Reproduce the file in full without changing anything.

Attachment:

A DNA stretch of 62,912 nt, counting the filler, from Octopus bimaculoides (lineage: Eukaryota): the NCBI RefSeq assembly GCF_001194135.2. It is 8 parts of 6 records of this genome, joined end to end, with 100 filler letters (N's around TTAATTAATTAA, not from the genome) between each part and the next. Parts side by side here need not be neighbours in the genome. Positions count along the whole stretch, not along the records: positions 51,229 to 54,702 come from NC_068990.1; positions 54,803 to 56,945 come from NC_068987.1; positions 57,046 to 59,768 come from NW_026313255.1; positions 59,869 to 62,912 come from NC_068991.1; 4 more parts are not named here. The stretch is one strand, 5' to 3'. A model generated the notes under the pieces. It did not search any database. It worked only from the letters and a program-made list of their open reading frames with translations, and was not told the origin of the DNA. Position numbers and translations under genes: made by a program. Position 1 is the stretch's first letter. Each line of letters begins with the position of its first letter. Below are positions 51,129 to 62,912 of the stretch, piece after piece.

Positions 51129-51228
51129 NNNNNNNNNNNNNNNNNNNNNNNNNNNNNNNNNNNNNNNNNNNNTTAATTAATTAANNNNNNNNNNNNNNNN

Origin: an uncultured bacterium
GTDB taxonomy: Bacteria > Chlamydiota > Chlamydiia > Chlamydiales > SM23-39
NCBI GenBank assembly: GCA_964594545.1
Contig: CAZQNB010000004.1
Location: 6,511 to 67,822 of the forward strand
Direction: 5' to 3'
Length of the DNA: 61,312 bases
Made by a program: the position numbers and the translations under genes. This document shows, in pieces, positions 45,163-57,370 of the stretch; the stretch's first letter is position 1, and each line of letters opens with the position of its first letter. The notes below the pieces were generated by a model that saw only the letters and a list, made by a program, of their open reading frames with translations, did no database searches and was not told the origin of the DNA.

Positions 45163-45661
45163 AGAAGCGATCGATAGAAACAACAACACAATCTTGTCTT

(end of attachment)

A DNA stretch of 62,912 nt, counting the filler, from Octopus bimaculoides (lineage: Eukaryota): the NCBI RefSeq assembly GCF_001194135.2. It is 8 parts of 6 records of this genome, joined end to end, with 100 filler letters (N's around TTAATTAATTAA, not from the genome) between each part and the next. Parts side by side here need not be neighbours in the genome. Positions count along the whole stretch, not along the records: positions 51,229 to 54,702 come from NC_068990.1; positions 54,803 to 56,945 come from NC_068987.1; positions 57,046 to 59,768 come from NW_026313255.1; positions 59,869 to 62,912 come from NC_068991.1; 4 more parts are not named here. The stretch is one strand, 5' to 3'. A model generated the notes under the pieces. It did not search any database. It worked only from the letters and a program-made list of their open reading frames with translations, and was not told the origin of the DNA. Position numbers and translations under genes: made by a program. Position 1 is the stretch's first letter. Each line of letters begins with the position of its first letter. Below are positions 51,129 to 62,912 of the stretch, piece after piece.

Positions 51129-51228
51129 NNNNNNNNNNNNNNNNNNNNNNNNNNNNNNNNNNNNNNNNNNNNTTAATTAATTAANNNNNNNNNNNNNNNN

Origin: an uncultured bacterium
GTDB taxonomy: Bacteria > Chlamydiota > Chlamydiia > Chlamydiales > SM23-39
NCBI GenBank assembly: GCA_964594545.1
Contig: CAZQNB010000004.1
Location: 6,511 to 67,822 of the forward strand
Direction: 5' to 3'
Length of the DNA: 61,312 bases
Made by a program: the position numbers and the translations under genes. This document shows, in pieces, positions 45,163-57,370 of the stretch; the stretch's first letter is position 1, and each line of letters opens with the position of its first letter. The notes below the pieces were generated by a model that saw only the letters and a list, made by a program, of their open reading frames with translations, did no database searches and was not told the origin of the DNA.

Positions 45163-45661
45163 AGAAGCGATCGATAGAAACAACAACACAATCTTGTCTT